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Let $V$ and $U$ be two finite-dimensional vector spaces of dimensions $n$ and $m$ respectively. For $f\in \mathrm{End}\,V$ we define a multilinear, anti-symmetric function: $$V\times ...\times V\to \Lambda^nV,~~(v_1, v_2,\dots, v_n)\mapsto fv_1\wedge fv_2\wedge\dots\wedge fv_n$$ what corresponds to a linear function $\det f\colon \Lambda^nV\to\Lambda^nV$.

Now I would like to prove that $\det f\oplus g = \det f\cdot \det g$ (i. e. the determinant of a block diagonal matrix is the product of the determinants of blocks).

Naively, if $v_1, \dots, v_n$ and $u_1,\dots, u_m$ are bases of $V$ and $U$, we merge them into a basis of $V\oplus U$ and: $$ (f\oplus g)v_1\wedge \dots (f\oplus g)v_n\wedge (f\oplus g)u_1\wedge (f\oplus g)u_m = \\=(fv_1\wedge \dots\wedge fv_n) \wedge (gu_1\wedge\dots\wedge g u_m) =\\ =\det f\cdot \det g \cdot v_1\wedge\dots\wedge v_n \wedge u_1\wedge\dots\wedge u_m$$ However, I can't bracket out these two terms without some kind of identification between $\Lambda^{n+m}(V\oplus U)$ and pressumably $\Lambda^nV\otimes \Lambda^mU$. How does one fix this rigorously?

Edit: From Exterior power "commutes" with direct sum we know that there is an isomorphism $\Lambda ^{n+m}(V\oplus U) \simeq \Lambda^nV\otimes \Lambda^mU$.

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Let $i_V\colon V\to V\oplus U$ and $i_U\colon U \to V\oplus U$ be the two inclusions. Now if $v_1, \dots, v_n$ is a basis of $V$ and $u_1,\dots, u_m$ is a basis of $U$, then: $$i_Vv_1, \dots, i_Vv_n, i_Uu_1, \dots, i_Uu_m$$ is a basis of $V\oplus U$. From the definition of $f\oplus g$ we know that $(f\oplus g)i_Vv_i=i_Vfv_i$ and $(f\oplus g)i_Uu_i=i_Ugu_i$. Now define: $$x := (f\oplus g)i_Vv_1\wedge \dots\wedge (f\oplus g)i_Vv_n \wedge(f\oplus g)i_Uu_1\wedge\dots\wedge (f\oplus g)i_Uu_m = \\ =i_Vfv_1\wedge\dots\wedge i_Vfv_n\wedge i_Ugu_1\wedge\dots\wedge i_Ugu_m .$$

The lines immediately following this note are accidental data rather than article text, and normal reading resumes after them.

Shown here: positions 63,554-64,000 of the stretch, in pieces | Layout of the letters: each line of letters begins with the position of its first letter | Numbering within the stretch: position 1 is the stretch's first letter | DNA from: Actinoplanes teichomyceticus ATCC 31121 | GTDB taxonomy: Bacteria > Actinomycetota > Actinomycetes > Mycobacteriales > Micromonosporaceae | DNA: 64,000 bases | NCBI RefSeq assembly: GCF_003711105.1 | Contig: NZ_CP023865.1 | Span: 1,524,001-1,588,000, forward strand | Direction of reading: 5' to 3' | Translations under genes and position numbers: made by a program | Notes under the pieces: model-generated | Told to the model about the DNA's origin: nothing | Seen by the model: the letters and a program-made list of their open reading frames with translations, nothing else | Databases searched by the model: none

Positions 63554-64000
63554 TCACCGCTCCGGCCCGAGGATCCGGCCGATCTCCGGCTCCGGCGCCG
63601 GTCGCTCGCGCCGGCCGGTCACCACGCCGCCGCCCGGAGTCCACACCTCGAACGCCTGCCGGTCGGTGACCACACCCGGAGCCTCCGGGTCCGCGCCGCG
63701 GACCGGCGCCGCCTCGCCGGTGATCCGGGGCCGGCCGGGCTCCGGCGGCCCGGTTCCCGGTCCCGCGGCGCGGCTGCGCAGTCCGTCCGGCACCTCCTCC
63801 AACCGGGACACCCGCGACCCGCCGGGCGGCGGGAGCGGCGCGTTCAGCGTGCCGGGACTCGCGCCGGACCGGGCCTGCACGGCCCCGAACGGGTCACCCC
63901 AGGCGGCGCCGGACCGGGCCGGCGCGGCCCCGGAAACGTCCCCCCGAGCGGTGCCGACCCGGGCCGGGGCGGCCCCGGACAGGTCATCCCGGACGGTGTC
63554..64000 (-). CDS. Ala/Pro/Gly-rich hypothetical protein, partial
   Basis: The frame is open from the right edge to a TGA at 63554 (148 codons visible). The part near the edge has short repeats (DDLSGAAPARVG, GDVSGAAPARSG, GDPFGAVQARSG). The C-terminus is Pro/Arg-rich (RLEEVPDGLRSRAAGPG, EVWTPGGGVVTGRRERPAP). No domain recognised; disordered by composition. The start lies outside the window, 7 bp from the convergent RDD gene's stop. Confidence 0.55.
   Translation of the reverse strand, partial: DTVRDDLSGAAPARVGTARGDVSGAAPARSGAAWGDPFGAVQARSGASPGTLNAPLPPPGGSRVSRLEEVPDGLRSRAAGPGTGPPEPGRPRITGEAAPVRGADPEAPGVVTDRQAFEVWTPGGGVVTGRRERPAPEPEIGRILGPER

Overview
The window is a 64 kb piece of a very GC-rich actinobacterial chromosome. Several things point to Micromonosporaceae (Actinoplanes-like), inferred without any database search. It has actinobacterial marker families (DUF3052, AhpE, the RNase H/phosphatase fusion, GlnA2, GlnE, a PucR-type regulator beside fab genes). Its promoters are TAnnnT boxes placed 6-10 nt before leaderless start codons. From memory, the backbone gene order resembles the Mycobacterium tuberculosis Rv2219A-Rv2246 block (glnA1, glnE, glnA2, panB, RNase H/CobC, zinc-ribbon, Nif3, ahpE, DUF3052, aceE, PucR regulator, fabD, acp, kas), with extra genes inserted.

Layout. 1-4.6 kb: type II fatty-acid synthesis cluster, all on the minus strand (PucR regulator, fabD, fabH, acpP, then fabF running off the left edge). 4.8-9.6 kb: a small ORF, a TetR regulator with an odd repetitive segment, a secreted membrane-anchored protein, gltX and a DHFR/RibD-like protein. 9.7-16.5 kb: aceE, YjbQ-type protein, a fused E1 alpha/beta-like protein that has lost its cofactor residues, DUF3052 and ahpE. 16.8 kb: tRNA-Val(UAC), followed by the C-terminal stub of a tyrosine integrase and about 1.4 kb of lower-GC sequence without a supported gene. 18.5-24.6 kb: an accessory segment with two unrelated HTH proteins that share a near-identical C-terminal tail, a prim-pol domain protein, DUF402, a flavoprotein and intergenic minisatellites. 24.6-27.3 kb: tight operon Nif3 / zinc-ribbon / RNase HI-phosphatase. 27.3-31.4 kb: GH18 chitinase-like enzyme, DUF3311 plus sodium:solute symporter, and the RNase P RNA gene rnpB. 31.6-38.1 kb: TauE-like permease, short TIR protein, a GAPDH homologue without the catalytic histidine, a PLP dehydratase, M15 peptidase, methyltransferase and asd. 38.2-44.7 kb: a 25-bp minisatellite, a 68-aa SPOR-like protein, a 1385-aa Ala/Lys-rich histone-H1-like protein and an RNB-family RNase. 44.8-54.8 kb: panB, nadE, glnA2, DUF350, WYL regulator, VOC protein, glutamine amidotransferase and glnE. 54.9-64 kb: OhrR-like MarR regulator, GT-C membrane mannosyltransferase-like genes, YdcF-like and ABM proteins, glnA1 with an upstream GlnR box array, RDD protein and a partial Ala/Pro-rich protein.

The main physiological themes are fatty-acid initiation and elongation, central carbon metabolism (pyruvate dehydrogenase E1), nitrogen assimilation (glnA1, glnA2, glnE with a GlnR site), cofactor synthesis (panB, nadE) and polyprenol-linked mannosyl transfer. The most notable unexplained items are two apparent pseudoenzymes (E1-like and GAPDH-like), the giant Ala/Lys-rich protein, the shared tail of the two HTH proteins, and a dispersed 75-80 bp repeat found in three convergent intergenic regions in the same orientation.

We have a linear isomorphism $\alpha\colon \Lambda^{n+m}(V\oplus U)\to \Lambda^nV\otimes \Lambda^mU$. Acting with it we get an expression: $$\alpha(x) = (fv_1\wedge\dots\wedge fv_n)\otimes(gu_1\wedge\dots\wedge gu_m) \\ = \det f\cdot \det g\cdot (v_1\wedge\dots \wedge v_n)\otimes (u_1\wedge\dots\wedge u_m)$$ Using its inverse: $$x=(\alpha^{-1}\alpha)(x) = \det f\cdot \det g\cdot i_Vv_1\wedge\dots\wedge i_Vv_n\wedge i_Uu_1\wedge\dots\wedge i_Uu_m ,$$ which proves the claim.

We can reduce clutter resulting from inclusions – the crucial step is to move the calculation from $\Lambda^{n+m}(V\oplus U)$ to $\Lambda^nV\otimes \Lambda^mU$, and then translate the results back.

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